Eurovision 2021: Returning Artists And Plans For The Song Contest
After our favourite guilty pleasure was sadly cancelled last year, there has been some good news and developments with the plans for Eurovision 2021, with plans and several artists already announced for the upcoming event.
The Eurovision Song Contest 2021 will take place in Rotterdam, in the Netherlands from 18th – 22nd May, with contingency plans in place to allow for changing Covid conditions and three scenarios laid out to ensure the event goes ahead:
The first and most optimistic scenario, outlines plans for a socially-distanced and live show environment, which means that a smaller than normal audience would be in attendance, spaced 1.5m apart. The artists would perform together in Rotterdam (the host country) as was the previous tradition, just to a smaller crowd, taking safety measures.
The second scenario plans for any artists who are unable to travel to Rotterdam, and so would allow a remote performance to be included digitally into the show, keeping things fairly close to the first scenario, but allowing for the unexpected in relation to travel restrictions.
In the third scenario, if the situation has worsened then the contest will go ahead live but with no audience, and will incorporate remote performances from any artists who are unable to travel to the Netherlands.
It looks as though the scenarios have taken into account the most likely obstacles Eurovision may face when organising an international event, and even the worst-case provisions should enable the competition to go ahead – even if this consists of a more digital setup for 2021.
The slogan for the Eurovision Song Contest 2021 is ‘Open Up’. Together, the theme and slogan are the creative foundation for all choices made around the show in Rotterdam, the Netherlands.
“The slogan ‘Open Up’ is intentionally incomplete: Open up to each other. Open up to music. Open up to Rotterdam. Open up to… whatever you choose! Feel the freedom to complete the slogan in your own way. That way we get to know each other better,” says Sietse Bakker, Executive Producer Event of the Eurovision Song Contest 2020.
“We have looked for a theme and slogan that reflect what the Netherlands stands for and which the Dutch can identify with; a country with an open mind to the world, where we speak our mind, with respect for each other. We also found it important to choose a theme that reflects the spirit of our times. People are concerned about increasing polarization and freedom isn’t as self-evident for everyone as it should be,” emphasised Sietse. “With the slogan ‘Open Up’, we warmly invite people to open up to others, to different opinions, each other’s stories and of course to each other’s music.”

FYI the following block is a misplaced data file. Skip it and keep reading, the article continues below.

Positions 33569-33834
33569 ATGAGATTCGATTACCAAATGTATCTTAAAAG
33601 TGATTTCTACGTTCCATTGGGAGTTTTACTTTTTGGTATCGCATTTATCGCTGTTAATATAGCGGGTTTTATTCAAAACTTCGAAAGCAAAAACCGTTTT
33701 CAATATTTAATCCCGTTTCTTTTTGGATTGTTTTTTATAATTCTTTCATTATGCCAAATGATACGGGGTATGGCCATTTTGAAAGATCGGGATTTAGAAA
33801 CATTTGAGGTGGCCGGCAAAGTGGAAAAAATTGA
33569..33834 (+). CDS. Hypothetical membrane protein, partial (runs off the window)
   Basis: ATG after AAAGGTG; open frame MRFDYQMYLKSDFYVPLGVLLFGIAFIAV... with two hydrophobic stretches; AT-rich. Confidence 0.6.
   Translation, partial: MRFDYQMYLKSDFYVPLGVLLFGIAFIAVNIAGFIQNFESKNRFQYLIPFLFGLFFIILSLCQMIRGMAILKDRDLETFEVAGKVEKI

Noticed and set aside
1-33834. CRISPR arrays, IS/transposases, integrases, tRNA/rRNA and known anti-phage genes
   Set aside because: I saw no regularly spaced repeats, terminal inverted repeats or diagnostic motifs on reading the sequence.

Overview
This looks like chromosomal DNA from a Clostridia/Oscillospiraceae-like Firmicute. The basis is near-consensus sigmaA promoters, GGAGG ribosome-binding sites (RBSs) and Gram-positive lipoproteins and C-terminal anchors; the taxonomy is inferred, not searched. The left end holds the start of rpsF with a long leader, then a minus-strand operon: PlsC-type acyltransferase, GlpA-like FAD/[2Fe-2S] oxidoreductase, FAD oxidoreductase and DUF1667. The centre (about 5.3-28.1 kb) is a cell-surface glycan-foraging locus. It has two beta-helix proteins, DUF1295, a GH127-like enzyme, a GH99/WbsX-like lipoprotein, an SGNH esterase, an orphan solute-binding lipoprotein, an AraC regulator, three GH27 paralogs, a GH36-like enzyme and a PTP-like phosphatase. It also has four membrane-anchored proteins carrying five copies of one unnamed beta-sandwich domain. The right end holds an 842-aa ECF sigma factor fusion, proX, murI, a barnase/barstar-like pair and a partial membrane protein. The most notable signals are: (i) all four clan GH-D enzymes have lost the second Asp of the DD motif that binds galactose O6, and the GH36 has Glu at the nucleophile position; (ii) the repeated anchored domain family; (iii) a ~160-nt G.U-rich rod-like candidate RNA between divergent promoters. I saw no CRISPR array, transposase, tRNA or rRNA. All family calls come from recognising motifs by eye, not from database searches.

The 2021 Artists
It came as a blow to the many artists on the 2020 line up who missed out on the chance to perform and compete in the cancelled competition. However, in some welcome news, many who missed out will in fact get their chance to take part this year, although they will need to submit and perform a new song for 2021.
Iceland – Daði Freyr
The song of 2020 was undoubtedly the infectious number from Daði Freyr, Think About Things, which did very well on the UK airwaves and in the media.
Iceland has never won Eurovision, and following publicity from the fantastic Will Ferrell film, Eurovision Song Contest: The Story of Fire Saga, combined with their 2020 banger, Freyr were the favourites to win in 2020. There are high expectations for Daði Freyr this year after missing out, and I for one can’t wait to hear the 2021 track.
The UK – James Newman
James is a successful songwriter, who was brought in to represent the UK following the national tradition of another last-place fail in 2019. Newman’s 2020 song, My Last Breath was a slow grooving pop track, however he has described a more upbeat and dancier number for 2021. Talking to the BBC, Newman hinted at the different approach for this year, saying:
“I feel like everyone wants a party and to have some fun so when I was writing, that’s what I had in my head. I wanted something people can dance to, even if it’s just in their kitchen”.
Bulgaria – Victoria
The Bulgarian ballad Tears Getting Sober was also tipped to do well in the cancelled 2020 competition, and Victoria is welcomed back into the line up for 2021.
Malta – Destiny
Another typically catchy and dance-worthy track came out of Malta’s All Of My Love, from Destiny, who will be returning in 2021.
Spain – Blas Cantó
One of the non-English entries for 2020 came from Spain’s Blas Cantó with Universo, and he will also be back this year with a new track.
More returning acts for 2021 include:
Australia – Montaigne
Austria – Vincent Bueno
Azerbaijan – Efendi
Belgium – Hooverphonic
Czech Republic – Benny Cristo
Georgia – Tornike Kipiani
Greece – Stefania
Ireland – Lesley Roy
Israel – Eden Alene
Latvia – Samantha Tina
Moldova – Natalia Gordienko
Netherlands – Jeangu Macrooy
North Macedonia – Vasil
Romania – Roxen
San Marino – Senhit
Serbia – Hurricane
Slovenia – Ana Soklic
Switzerland – Gjon’s Tears
Ukraine – Go_A
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